Tertiary prevention refers to actions that focus on addressing the long-term consequences of violence occurring in the first place. Tertiary programs include supporting survivors of childhood violence. Because exposure to or experiences with relationship and sexual violence in childhood is a risk factor for both experiencing and perpetrating violence as an adult, supporting people who experienced harm as a child through healing programs may reduce one of the long-term effects of relationship and sexual violence.
All of these forms of prevention are important and necessary for ending relationship and sexual violence; however, as a culture, we have spent most of our time, money and additional resources focusing on secondary and tertiary prevention. In our efforts to be “victim-centered” in all of our work around relationship and sexual violence, we often interpret (and sometimes the reality is) that when we spend resources intervening with perpetrators and potential perpetrators we are somehow taking away from services for victims. Imagine, though, if we intervened early enough with potential perpetrators, we would not have victims that needed support and services!
Additionally, we frequently do not engage in primary prevention work because we do not have good models for it. Relationship and sexual violence is rooted in power and oppression, meaning that people with some level of power frequently engage in violence to maintain the power they have over another person. Although they may not experience power in all aspects of their lives, they do have access to formal and informal power in at least one aspect of their life that they seek to maintain. This may be a conscious or unconscious strategy.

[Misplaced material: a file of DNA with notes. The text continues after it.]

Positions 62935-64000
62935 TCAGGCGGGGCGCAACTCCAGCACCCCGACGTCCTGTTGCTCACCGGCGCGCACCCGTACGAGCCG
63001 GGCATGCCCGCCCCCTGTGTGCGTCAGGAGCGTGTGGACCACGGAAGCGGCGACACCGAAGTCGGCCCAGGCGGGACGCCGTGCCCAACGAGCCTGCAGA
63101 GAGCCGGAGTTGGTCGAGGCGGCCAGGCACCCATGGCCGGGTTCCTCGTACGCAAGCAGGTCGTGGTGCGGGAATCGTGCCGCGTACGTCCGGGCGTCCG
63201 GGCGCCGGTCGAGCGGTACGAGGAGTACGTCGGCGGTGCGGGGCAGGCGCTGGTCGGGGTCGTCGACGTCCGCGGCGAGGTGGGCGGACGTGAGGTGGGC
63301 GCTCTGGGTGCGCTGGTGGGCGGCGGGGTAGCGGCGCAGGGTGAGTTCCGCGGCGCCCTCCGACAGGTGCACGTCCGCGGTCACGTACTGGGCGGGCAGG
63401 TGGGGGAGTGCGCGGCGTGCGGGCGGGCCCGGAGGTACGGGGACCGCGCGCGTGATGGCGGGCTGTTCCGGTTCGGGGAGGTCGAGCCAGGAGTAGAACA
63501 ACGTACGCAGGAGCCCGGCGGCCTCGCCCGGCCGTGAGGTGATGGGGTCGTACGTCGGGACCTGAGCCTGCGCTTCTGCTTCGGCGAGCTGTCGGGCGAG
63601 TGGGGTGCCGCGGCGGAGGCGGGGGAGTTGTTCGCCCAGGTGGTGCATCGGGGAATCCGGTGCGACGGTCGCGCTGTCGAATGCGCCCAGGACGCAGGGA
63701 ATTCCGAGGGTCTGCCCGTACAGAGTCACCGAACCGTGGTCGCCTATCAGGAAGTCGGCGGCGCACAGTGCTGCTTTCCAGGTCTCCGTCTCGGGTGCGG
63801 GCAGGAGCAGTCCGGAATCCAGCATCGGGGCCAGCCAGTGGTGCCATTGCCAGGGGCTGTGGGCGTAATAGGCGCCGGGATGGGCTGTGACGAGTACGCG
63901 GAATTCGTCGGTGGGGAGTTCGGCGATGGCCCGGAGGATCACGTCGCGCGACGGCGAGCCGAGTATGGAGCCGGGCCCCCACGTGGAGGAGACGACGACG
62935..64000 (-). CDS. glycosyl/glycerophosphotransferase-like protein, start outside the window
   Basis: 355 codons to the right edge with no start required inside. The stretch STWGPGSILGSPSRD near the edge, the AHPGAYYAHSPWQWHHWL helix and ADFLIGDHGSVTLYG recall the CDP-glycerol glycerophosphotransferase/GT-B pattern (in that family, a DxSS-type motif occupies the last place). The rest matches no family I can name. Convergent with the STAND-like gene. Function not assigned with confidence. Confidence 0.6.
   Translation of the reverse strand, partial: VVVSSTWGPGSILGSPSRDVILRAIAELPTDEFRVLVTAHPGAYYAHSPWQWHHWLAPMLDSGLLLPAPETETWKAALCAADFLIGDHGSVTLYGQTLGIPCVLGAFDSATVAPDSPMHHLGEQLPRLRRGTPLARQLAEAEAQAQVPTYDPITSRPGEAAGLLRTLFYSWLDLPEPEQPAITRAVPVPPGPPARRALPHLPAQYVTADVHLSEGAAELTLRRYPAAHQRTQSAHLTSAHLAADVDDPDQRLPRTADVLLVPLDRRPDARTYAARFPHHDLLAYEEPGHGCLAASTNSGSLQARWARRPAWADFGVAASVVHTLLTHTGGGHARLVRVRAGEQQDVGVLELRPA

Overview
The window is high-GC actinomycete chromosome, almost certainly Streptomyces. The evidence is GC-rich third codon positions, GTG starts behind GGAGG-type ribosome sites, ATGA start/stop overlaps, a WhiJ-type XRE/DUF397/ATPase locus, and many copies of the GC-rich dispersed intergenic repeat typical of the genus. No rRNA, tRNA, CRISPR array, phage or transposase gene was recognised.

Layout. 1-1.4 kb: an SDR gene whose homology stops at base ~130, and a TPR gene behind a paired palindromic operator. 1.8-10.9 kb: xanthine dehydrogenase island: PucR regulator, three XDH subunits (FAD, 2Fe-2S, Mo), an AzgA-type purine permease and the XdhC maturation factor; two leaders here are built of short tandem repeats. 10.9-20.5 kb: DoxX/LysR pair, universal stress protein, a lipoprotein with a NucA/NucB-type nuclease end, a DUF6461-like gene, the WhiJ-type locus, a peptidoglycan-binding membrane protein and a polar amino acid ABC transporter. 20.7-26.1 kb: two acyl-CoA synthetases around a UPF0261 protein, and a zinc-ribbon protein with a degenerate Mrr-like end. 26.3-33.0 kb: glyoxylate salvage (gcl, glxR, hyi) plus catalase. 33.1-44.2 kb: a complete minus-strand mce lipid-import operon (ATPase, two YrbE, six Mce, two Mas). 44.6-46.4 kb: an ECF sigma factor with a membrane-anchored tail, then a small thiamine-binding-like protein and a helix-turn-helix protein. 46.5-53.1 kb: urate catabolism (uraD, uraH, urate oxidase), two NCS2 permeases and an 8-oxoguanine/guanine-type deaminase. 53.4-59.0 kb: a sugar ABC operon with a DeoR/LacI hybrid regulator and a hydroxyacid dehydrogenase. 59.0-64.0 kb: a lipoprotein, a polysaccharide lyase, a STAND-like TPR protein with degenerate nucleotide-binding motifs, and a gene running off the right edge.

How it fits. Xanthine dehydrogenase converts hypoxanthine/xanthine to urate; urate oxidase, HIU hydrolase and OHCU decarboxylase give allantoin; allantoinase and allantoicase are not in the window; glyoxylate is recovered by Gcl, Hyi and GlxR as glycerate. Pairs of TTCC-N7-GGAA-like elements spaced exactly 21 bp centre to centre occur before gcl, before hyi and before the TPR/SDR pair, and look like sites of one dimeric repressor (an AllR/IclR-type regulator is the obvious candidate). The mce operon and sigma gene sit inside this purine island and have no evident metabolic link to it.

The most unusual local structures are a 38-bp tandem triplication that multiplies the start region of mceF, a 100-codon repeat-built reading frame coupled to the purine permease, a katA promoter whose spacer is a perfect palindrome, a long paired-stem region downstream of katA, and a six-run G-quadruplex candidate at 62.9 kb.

For example, many men are unaware of the ways they utilize their limited power to exert power over women. Examples of using power to maintain dominance include some partners in relationships being solely responsible for managing finances and dictating how the couple or the family spends its money. Other examples might be using coercion (often masked as persuasion) to engage a partner in sexual activity. Some people may use power to maintain dominance by creating an environment in which their partner is always walking on eggshells, trying to guess what the next thing is that will “set them off,” resulting in the non-dominant partner doing everything in their power to maintain peace.
With this in mind, we conceptualized the Interpersonal Violence Prevention and Education Collective (IPV-PEC) at the U to focus on primary prevention of relationship and sexual violence. Many programs and services on campus focus on addressing relationship and sexual violence from a secondary and tertiary perspective, and fewer resources are dedicated to engaging true primary prevention—ending violence before it starts.
The IPV-PEC is not designed to take over or eliminate programs dedicated to secondary and tertiary prevention, but rather to add to the work being done at the U to address interpersonal violence and to provide an outlet for people to dedicate energy to explicitly focus on primary prevention. Our hope is that by collectively focusing on all three levels of prevention, we might make a dent in the rates of interpersonal violence experienced by and committed by people affiliated with our campus and the surrounding community.